Rabbi Yehoshua ben Levi was a Jewish sage who lived in Palestine in the third century of the Common Era. While he was no doubt historical, in the legends of the Talmud and midrash, he became an otherworldly figure, the travelling companion between the worlds of Elijah the Prophet, who entered Paradise while still alive and defeated the Angel of Death in a duel of wits.
Rabbi ben Levi, known in Jewish tradition by the acronym of his name, the Ribal, was buried in Tzipori, which the Romans called Sephoris, a center of Jewish learning where sages edited the Mishna and began to compose the Talmud. But it was also a thriving cosmopolitan trading town — Nazareth was just an outlying village of Tzipori. And it housed a community of amazing mosaic artists, whose creations, from decorative patterned sidewalks to large realistic depictions of Biblical themes and Greco-Roman myth, draw thousands of visitors every year, even in this time of plague.
Mitch Pilcer, of the Zippori vacation village, discovered Ribal’s tomb several years ago while digging a swimming pool. Unlike other anonymous ancient tombs, this one was empty of human remains, but it bears an inscription in Hebrew letters almost modern in their style: “This is the resting place of Rabbi Yehoshua ben Levi.” Pilcer commissioned me to design a three-meter mural, to be executed in mosaic of course, telling the story of the rabbi’s encounter with the Angel of Death.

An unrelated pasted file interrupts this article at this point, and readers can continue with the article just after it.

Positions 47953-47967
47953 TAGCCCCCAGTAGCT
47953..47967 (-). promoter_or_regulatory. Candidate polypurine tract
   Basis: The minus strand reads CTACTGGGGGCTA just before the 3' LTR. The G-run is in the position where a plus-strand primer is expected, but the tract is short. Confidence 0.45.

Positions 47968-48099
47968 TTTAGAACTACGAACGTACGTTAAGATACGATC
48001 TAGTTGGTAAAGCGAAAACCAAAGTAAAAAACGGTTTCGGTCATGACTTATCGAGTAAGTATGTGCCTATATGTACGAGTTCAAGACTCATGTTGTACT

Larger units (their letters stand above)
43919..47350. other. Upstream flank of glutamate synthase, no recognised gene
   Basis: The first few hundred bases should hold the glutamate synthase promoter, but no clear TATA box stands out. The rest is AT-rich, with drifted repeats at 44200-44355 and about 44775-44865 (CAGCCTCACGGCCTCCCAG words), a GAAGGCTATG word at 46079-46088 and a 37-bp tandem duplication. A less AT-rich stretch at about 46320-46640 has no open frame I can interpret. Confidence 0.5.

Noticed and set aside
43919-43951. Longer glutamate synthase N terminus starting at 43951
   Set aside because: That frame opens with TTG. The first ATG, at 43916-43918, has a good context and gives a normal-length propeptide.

He is also mentioned in the poem by Henry Wadsworth Longfellow — yes, he of Hiawatha and Paul Revere. It was in 1863, in the midst of the bloody Civil War and two years after his beloved wife Frances died of burns incurred in an accident at home, that the great American poet put the legend into English verse.
It all came together — the rabbi who defeated Death by stealing his sword, the empty tomb, the bearded poet, the art of mosaic — and the result is my new book, a reimagining of the Longfellow poem and the legend of Ben Levi in mosaic style.
Only after I had finished all the art for the book, the newspapers reported that a visitor to the Tzippori National Park had stumbled upon a round stone sphere, the size of a bowling ball, engraved with an open-mouthed face.
Archaeologist call it an animal head, perhaps a lion; but I immediately recognized the Angel of Death shouting “Give me back my sword!” So a third century artist was inspired by my 21st century depiction. Or perhaps both of us were in contact with the same original. Strange … but then, anything connected with the Ribal is free of the usual constraints of time, mortality and other dimensions.
Avi Katz’s drawings, ranging from the realistic to the caricature and comics, have appeared in various magazines and newspapers in Israel and around the world. He has illustrated hundreds of books; the JPS Illustrated Children s Bible won the National Jewish Book Award, and his books have received the Hans Christian Andersen Award four times.